Soft-flame lighters are allowed on planes (one per person). While not optimal for lighting cigars, we suggest a fun hack to still provide a quality lighting experience. Pack a few sticks of Spanish cedar in your cigar bug-out compartment. When it’s time to light-up, use your soft flame to light the cedar wood, and try out this unique alternative to light your cigar.
If not traveling through an airport, build out your bug-out bag with quality accessories from trusted brands like Xikar, so you don’t have to worry about them breaking when jostled during taveling. While your travel humidor should have an accessory pocket, you could also option a rugged Pelican case to store accessories and a butane refilling can, too.
The travel humidor is the key to a proper cigar-lover’s bug-out bag. It provides physical protection for your cigars as your gear gets bounced around, jostled, and handled, and it should fit in a perfectly sized compartment on your bug-out bag if you’ve chosen your bag correctly. Travel humidors are protective, but the less open space where they can move around in, the less chances of damage.
Most travel humidors rely on some form of short-term humidification, like a humidor pack. These are not optimal for long-term storage, but they can work in a pinch. When you’re building your bug-out bag, ensure that you keep extra humidor packs inside, especially if traveling to a higher elevation often. It’s harder to maintain cigars at higher elevation, and extra packs will help–especially if you’re bringing cigars back with you.
So what cigars do you pack, short-notice, when you’re not sure exactly what your opportunity or situation will be to smoke? You won’t want to keep cigars stored in your bug-out bag in a travel humidor, but these should be what you grab on your way out, quick and easy.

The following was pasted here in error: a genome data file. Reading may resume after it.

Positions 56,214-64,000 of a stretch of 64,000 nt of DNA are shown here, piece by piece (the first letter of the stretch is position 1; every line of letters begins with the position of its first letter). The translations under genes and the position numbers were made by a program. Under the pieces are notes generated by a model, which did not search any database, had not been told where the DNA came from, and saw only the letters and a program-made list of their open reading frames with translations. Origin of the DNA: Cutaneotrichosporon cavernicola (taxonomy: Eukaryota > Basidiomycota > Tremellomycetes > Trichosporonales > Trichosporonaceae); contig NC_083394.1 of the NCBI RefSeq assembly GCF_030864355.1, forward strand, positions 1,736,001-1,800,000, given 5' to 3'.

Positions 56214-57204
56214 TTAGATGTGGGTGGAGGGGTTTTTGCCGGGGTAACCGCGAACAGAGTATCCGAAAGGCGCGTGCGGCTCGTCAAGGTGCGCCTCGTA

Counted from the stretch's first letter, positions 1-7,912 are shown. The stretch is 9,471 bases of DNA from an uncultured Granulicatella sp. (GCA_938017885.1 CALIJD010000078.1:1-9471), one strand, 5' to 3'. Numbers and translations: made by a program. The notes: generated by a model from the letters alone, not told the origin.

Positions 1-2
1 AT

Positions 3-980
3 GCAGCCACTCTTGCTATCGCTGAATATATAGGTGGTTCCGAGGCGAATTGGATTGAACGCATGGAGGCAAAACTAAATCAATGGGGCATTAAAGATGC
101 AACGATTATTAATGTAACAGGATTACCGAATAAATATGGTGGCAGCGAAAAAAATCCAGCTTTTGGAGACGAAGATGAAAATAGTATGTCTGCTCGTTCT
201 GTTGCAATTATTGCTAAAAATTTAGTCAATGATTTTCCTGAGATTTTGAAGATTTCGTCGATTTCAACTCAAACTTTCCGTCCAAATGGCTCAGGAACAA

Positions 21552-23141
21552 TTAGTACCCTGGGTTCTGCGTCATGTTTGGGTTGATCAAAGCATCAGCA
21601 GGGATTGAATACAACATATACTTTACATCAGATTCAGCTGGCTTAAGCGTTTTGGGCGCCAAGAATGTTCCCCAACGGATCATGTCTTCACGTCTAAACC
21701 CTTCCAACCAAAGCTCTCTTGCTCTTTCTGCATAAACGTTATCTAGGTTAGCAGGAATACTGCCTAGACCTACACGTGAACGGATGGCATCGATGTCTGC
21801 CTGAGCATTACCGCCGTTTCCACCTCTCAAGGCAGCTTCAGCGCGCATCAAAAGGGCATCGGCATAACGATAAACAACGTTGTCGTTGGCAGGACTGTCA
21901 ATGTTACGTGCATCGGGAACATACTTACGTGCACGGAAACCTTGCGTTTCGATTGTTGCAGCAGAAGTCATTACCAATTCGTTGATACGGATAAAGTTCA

Always keep a variety of cigars in stock at your home humidor. Not only is this helpful when perusing your selection for the evening’s smoke, but it ensure options when you need to grab-and-go. Keep a few mild and full-bodied cigars on hand, and grab at least one of each to put in your travel humidor. Many cigars will come in a cellophane or plastic wrapper, and these can be a wise choice to include when you’re on the way out the door.
Curious about which cigars you should keep in your collection? The benefit of a monthly cigar subscription like Klaro Cigars is that you can keep an incoming variety while still stocking up on your favorites. When it’s time to grab something on the go, you know you have a selection and you know what you like. Plus, cigars from the Klaro subscription each arrive to you in a sealed humidified package, which will extend their protection should you choose to include these on your next trip.
Return & Restock
When you pack everything you need on the way to your destination, you might end up bringing cigars back–whether those from your collection you didn’t smoke, or if you bought a few selections during your travel. After all, you brought a travel humidor and extra humidor packs, so getting them home is possible.
But after all that travel and change in humidification, these cigars might be overly dry and won’t smoke well in their less-than-prime state. The good news is that, if they haven’t cracked from drying, you can rehydrate them with a properly seasoned humidor once you’re home. It might take time–two or three weeks–but you can check up on them after this time to see if they are fresh with these quick tests.
Build your bug-out bag so you’re always ready to leave the door properly equipped for a good cigar. Happy smoking.